The rise of the rapeseed…
The last couple of weeks have been somewhat hectic, but exciting to say the least – hence the lack of blogging! Now in my new role at Fussels Fine Foods, I am travelling the country on a weekly basis, selling to, and educating, festival goers the wonders of rapeseed.
Now that my life regularly evolves around all things rapeseed, it is difficult not to incorporate into my everyday cooking – thats when I have five minutes to throw something together. The good thing is, rapeseed oil lends itself to fast-paced cooking, perfect for stir frying and as a flavour enhancer for sometimes mundane meals.
I will spare you the sales patter (this is not my style), but rather gently introduce you to the wonders of this fantastic oil. Although, working for Fussels it could be argued I am incredibly bias, speaking as a cook, blogger and full-on foodie, I would sing its praises regardless. As well as being an oil with one of the lowest levels of saturated fats, it potentially one of the most versatile oils I have come across. With its subtle yet distinct nutty flavour, and earthy undertones, it is a fantastic oil to dress salads, stir into pasta or simply to dip bread. But with its high burning point, and capability to deal with high temperatures, it has swiftly become my number one ‘go-to’ for all forms of cooking.
Capable of reaching very hot temperatures, rapeseed allows you to achieve fantastic results when a crispy finish is what you are looking for. For a healthy alternative, rapeseed is perfect for cooking your roasted potatoes – fluffy in the middle and crispy and golden on the outside! Also fantastic for shallow or deep frying, I found it fantastic for achieving the finest results when cooking crispy squid for my Chilli Calamari and Spicy Spanish Bean Stew recipe.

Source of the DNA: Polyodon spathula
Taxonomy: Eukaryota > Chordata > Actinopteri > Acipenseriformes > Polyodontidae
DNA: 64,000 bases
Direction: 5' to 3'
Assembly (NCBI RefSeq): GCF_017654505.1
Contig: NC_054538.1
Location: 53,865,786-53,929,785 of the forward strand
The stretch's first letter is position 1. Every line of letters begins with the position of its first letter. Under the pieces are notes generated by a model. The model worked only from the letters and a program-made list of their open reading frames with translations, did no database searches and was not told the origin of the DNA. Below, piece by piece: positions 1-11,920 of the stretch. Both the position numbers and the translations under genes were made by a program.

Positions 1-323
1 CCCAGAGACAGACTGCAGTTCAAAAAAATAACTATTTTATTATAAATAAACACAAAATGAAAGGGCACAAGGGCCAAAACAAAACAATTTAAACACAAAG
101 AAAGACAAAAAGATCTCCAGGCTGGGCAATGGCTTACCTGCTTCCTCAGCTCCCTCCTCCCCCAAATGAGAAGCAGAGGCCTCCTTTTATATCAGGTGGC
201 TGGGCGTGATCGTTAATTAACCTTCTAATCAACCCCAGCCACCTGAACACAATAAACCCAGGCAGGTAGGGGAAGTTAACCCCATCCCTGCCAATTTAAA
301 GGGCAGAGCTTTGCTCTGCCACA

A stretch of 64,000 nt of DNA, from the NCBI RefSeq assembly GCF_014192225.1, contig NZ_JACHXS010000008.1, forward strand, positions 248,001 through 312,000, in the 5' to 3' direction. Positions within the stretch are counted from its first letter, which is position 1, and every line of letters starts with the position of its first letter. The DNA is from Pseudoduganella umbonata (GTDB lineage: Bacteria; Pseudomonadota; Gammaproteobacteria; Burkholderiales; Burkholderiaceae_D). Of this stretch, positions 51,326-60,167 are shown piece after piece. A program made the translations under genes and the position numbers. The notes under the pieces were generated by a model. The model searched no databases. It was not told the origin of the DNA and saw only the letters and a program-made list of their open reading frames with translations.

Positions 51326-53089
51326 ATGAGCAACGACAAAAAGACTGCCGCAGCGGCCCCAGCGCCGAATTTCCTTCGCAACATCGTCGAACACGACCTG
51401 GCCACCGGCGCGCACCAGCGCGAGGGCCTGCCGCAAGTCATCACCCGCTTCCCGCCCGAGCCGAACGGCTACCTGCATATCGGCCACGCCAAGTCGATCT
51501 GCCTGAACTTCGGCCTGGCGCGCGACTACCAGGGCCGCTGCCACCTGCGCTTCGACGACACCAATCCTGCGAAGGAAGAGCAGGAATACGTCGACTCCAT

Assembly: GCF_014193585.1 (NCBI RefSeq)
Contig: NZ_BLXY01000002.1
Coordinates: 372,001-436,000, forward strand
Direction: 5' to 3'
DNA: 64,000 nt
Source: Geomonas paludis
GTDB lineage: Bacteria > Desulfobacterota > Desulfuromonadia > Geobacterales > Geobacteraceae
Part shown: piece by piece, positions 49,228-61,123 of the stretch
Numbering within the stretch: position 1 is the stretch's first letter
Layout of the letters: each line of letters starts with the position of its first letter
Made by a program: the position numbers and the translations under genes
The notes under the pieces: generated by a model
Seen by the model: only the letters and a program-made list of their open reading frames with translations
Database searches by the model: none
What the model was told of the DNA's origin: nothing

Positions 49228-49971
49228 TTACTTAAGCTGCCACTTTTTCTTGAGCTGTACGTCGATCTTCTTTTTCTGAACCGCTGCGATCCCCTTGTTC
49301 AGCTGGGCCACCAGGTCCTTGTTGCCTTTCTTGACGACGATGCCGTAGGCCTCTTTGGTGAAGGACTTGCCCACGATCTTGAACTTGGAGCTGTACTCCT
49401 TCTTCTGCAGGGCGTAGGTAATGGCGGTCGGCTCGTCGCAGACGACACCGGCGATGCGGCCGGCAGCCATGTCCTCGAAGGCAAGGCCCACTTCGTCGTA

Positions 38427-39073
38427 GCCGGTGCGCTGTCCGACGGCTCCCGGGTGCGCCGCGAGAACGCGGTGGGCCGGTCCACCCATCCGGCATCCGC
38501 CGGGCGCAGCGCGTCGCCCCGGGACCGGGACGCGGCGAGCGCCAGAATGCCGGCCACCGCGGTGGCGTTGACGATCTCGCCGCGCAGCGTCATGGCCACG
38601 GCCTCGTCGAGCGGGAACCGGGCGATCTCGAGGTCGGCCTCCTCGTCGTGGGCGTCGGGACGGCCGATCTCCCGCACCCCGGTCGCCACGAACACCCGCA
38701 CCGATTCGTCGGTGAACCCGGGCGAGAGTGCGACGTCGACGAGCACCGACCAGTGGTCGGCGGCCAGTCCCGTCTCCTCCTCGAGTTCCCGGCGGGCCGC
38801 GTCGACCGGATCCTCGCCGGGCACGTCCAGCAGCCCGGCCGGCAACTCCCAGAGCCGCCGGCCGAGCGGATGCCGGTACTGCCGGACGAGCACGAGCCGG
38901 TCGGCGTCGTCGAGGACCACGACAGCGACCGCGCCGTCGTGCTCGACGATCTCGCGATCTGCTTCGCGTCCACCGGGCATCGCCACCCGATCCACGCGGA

Additionally, I found it the perfect oil to brown off meat, allowing the meat to caramelise on the outside sealing in delicious flavour, rather than stewing in its own fat. This helped to add incredible depth of flavour to my Curried Pork Goulash, especially with the extra kick from Fussels’ infused garlic variety.
There is arguably a place and purpose for other beautifully produced oils, such as classic olive and sesame – to add interest and vibrancy to all forms of cuisine and cooking styles – but on terms of versatility, rapeseed for me wins hands-down, and has quickly become my store cupboard staple.
- Chilli rapeseed oil
- 1 red onion
- 1 pepper
- 1 carrot
- 1 fresh tomato
- 1 tin chopped tomatoes
- 1 tin Kidney beans
- 1 tin cannellini beans
- 1 tbsp sweet chilli sauce
- 2 tsp cayenne pepper
- Handful of spinach
- Prepared squid (around 100g per person)
- 1 tbsp plain flour
- Pinch of sea salt
- Pinch of freshly ground black pepper
- Heat the oil in a large pan. Finely chop the onion, pepper and carrot before placing in the pan. Lightly fry until soft before adding the tomatoes, beans, sweet chilli sauce and cayenne. Turn down the heat and allow to very lightly simmer whilst you prepare the squid.
- Wash and thoroughly dry the squid. Place in a bowl along with the flour, salt and pepper before tossing to ensure the squid is fully coated. In a substantial pan, heat the chilli oil – this needs to be a depth of about 5-6cm. Test the oil is heated by dropping a small piece in the pan before carefully placing all the coated squid in the oil – be very careful of the hot oil!
- Cook the squid on high heat for 4-5minutes or until the coating appears crispy – be careful not to overcook the squid as it will turn rubbery.
- Remove squid from the oil using a slotted spoon, and place on kitchen roll to remove excess oil. Before serving, stir in a handful of fresh spinach into the bean stew and allow to wilt slightly. Serve whilst the squid is still hot and enjoy with a side of vegetables.